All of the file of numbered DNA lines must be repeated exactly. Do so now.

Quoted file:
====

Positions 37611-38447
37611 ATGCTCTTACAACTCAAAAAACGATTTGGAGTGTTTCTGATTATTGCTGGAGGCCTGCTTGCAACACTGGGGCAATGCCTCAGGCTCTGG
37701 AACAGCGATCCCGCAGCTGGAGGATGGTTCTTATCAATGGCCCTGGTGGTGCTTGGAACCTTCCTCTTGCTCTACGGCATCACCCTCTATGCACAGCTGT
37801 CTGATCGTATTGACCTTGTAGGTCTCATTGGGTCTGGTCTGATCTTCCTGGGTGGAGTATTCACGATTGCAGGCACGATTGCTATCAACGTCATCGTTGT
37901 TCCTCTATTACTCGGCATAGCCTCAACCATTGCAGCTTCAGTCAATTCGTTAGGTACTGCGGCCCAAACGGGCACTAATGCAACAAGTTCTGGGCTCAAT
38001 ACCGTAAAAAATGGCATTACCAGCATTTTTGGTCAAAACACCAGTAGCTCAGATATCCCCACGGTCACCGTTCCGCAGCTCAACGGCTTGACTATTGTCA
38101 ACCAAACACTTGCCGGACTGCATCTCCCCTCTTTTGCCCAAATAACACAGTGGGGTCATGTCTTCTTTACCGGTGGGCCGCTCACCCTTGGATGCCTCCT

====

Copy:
Positions 37611-38447
37611 ATGCTCTTACAACTCAAAAAACGATTTGGAGTGTTTCTGATTATTGCTGGAGGCCTGCTTGCAACACTGGGGCAATGCCTCAGGCTCTGG
37701 AACAGCGATCCCGCAGCTGGAGGATGGTTCTTATCAATGGCCCTGGTGGTGCTTGGAACCTTCCTCTTGCTCTACGGCATCACCCTCTATGCACAGCTGT
37801 CTGATCGTATTGACCTTGTAGGTCTCATTGGGTCTGGTCTGATCTTCCTGGGTGGAGTATTCACGATTGCAGGCACGATTGCTATCAACGTCATCGTTGT
37901 TCCTCTATTACTCGGCATAGCCTCAACCATTGCAGCTTCAGTCAATTCGTTAGGTACTGCGGCCCAAACGGGCACTAATGCAACAAGTTCTGGGCTCAAT
38001 ACCGTAAAAAATGGCATTACCAGCATTTTTGGTCAAAACACCAGTAGCTCAGATATCCCCACGGTCACCGTTCCGCAGCTCAACGGCTTGACTATTGTCA
38101 ACCAAACACTTGCCGGACTGCATCTCCCCTCTTTTGCCCAAATAACACAGTGGGGTCATGTCTTCTTTACCGGTGGGCCGCTCACCCTTGGATGCCTCCT